When Monsanto first encountered lawsuits alleging its Roundup product caused cancer, it fought them off relatively easily. Not surprisingly, being acquired by German drug giant Bayer didn’t hurt things either, especially given that Bayer also has repeatedly declared glyphosate safe for humans. However, the bigger issue arose when it came to light that Monsanto may have ghostwritten its own research on glyphosate, then later credited that research to academics and regulators. Essentially, their content marketing campaign very well may have verged into fraud territory and now, if the allegations prove true, could create a firestorm that even nearly $900 million in annual profits will not dent in terms of class-action settlements.

If Monsanto’s “content marketing” strategy back in 2017 and prior included creating and publishing false research or underwriting incomplete academic research in order to create a general impression that glyphosate could not be considered carcinogenic even if it could not be declared noncarcinogenic, then the company’s content marketing strategists committed a grave error in judgment at best and acted with blatant disregard for human lives at worst.

In an email correspondence between company officials from 2015, an executive suggested this type of “research” was both persuasive and cost-effective, writing, “We would be keeping the cost down by us doing the writing and they would just edit and sign their names, so to speak.” The correspondence indicated the research team and Monsanto had engaged in this previously as well. Later, the company responded to the document by noting it cleared a “journal’s rigorous peer review process” before being published, and one of the scientists named in the email said he would not publish something under his name written by someone else and insisting he had no interaction with Monsanto while conducting his glyphosate research.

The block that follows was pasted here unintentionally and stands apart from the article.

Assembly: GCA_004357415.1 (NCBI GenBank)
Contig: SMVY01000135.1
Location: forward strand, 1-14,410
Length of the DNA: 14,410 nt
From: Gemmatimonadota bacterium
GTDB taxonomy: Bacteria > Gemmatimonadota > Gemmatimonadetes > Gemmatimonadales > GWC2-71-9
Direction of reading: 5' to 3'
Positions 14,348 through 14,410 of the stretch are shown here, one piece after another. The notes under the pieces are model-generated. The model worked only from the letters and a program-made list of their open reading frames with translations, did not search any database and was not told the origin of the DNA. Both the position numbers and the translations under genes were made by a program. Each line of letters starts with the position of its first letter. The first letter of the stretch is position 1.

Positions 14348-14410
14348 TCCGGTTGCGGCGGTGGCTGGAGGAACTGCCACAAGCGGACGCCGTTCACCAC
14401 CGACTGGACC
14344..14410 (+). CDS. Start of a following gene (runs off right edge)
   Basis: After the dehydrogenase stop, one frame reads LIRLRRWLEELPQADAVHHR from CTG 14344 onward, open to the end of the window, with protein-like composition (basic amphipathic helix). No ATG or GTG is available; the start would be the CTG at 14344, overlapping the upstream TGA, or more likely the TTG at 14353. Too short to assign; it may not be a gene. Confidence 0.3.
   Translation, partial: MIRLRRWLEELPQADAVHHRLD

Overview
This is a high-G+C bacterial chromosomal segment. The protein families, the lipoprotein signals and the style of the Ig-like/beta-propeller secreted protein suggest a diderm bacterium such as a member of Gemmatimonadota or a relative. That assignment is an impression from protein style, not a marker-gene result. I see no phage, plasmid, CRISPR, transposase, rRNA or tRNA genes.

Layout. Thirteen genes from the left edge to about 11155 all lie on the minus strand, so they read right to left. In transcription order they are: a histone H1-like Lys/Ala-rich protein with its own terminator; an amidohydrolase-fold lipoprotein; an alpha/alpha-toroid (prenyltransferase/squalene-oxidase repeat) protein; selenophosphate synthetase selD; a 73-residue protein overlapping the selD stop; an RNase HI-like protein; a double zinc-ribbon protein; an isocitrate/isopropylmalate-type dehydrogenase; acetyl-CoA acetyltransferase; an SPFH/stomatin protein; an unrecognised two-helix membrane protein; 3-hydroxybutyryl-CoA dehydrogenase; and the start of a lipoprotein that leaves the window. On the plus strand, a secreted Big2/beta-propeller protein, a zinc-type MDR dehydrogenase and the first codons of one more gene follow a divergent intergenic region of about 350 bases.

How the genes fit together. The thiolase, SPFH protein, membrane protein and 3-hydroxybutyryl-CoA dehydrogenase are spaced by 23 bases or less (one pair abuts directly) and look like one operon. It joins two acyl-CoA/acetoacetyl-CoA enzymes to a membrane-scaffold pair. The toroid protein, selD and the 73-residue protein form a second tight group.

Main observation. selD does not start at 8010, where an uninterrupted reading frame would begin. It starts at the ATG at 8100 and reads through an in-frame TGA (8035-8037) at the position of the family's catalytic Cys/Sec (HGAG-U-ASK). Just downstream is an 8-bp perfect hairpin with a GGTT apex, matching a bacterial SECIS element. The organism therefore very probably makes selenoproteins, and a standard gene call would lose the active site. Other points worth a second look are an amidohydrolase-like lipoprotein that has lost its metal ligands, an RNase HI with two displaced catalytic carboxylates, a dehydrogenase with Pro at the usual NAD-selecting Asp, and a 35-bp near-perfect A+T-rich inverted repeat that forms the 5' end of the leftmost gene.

You are Ultimately Responsible for Your Content

In the case of Monsanto/Bayer vs. hundreds or thousands of allegedly Roundup-affected cancer victims, it is easy to assume the company did the wrong thing. You of course, would never do the wrong thing, so you’re in the clear – right? Wait a minute more. Before you walk away from this lesson altogether, be sure you are not putting yourself in a position to allow the same thing to happen to you. Answer these questions honestly:

  • Do you know what content is being disseminated under your company “flag?”
  • Did you actively participate in the strategic planning, at least initially, for this content?
  • Are you ethically comfortable with how your content is sourced and the conclusions and impressionsit leads your audience to draw?

If you cannot state unequivocally that your content plan operates within the bounds of your comfort levels and that you know, without doubt, that everything stated in your content is the case or identified as only partially verified, then you place yourself, your company, and your audience at risk. Does “Big Weedkiller” care about these issues? They likely do now that their content strategy has been exposed even if they did not before.

Never work with a content strategist that does not hold values on par (or above) your own, and always make sure the information you distribute is valid and beyond reproach. If you fail in this, your own content could end up being your Achilles heel if your product ever comes into question.